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With that overview, now let's look at it from a financial advisor's perspective. “Bad actors or hackers often look to individual's devices – from computers to smartphones and tablets – as a way into larger networks,” Warrene points out.

While a social media account can be hacked, of greater concern is the way the breach may potentially provide access to the device – smartphone, laptop, tablet – that is used by its owner to enter and use the social media account. Access to the device can possibly lead to hacks into business networks, causing the leak of confidential data or, worse, infect many other systems on that network.

For an individual responding to an attack, it is essential to not only recover your account through the procedures available at the social network in question but to also have your device(s) analyzed to ensure there are not any remnants of an attack sitting dormant and waiting for later use.

Not only do individuals need to consider cyberdefense, so do institutions. From an organizational perspective, firms need to consider:

■ How they will provide access to social networks.

■ How they will manage the publishing workflow and handle engagement to those posts.

■ Detailed procedures for securing networks and individual devices, including the heuristic approach to sniffing out possible unpublished malware and attacks.

■ Recovery procedures for handling widespread compromise.


McNicholas says, “Professionals have a duty to use robust security against both insider and outsider threats.”

As an example, when social media profiles reveal too much information, it can be used for social engineering or, worse, compromise client data. And the reverse can happen: An employee venting on Facebook that he must cancel his weekend plans because the “big deal” in the office must close by Tuesday can be devastating when The Street gets wind of it.

The Federal Financial Institutions Examination Council places the potential risks into three general categories: compliance and legal risks, reputation risks, and operational risks.[1] Here's what the agency says:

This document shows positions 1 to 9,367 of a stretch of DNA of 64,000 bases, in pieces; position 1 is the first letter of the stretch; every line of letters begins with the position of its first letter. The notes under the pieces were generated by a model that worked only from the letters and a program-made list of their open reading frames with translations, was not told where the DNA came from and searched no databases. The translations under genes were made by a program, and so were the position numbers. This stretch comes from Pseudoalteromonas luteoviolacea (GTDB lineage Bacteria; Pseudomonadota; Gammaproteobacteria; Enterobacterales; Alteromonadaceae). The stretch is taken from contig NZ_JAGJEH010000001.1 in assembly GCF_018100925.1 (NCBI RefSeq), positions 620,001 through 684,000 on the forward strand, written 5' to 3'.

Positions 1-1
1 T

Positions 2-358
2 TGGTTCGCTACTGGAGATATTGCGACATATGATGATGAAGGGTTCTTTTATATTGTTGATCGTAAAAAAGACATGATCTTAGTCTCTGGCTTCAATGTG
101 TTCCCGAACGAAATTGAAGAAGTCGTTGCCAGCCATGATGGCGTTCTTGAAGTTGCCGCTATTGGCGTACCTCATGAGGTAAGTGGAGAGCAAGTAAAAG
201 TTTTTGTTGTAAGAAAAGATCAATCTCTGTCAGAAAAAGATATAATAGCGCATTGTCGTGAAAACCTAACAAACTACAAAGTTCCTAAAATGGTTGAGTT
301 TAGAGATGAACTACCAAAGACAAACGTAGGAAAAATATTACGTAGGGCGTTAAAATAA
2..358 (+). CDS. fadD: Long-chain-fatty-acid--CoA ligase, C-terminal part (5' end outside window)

Compliance and Legal Risks

Compliance and legal risks are the possibility of enforcement actions and/ or civil lawsuits arising out of a financial institution's use of social media. Most regulations, consumer financial protection rules, and other laws do not provide exemptions where social media is used.

Reputation Risk

There's also the reputational risk arising from negative public opinion in connection with the use of social media.

Fraud and Brand Identity Risks – Financial institutions should consider using social media monitoring tools and methods to identify and respond to reputation risks that may arise. “Spoofs of institution communications, man-in-the-middle attacks, or other hacks that allow fraudsters to masquerade as the institution pose real risk,” says McNicholas.

Privacy Risks – A financial institution should have procedures in place to address risks from other social media users posting confidential or sensitive information on a financial institution's social media site or page.

Consumer Complaints and Inquiry Risks – Monitoring procedures should alert financial institutions to statements or complaints posted on social media sites.

Employee Use of Social Media Risks – Employee use of social media, both personally and at business, should be addressed through policies and training.

Third-Party Risks – An institution is directly responsible for monitoring its social media site, even if the functions are outsourced to a third party.

■ Operational Risk

Operational risk is defined as risk of loss from inadequate or failed processes, people, or systems, which can arise from a financial institution's use of information technology, including social media. Social media use makes firms particularly vulnerable to malware and account takeover, and it needs to be included in the firm's security incident response procedures.

  • [1] Federal Financial Institutions Examination Council,
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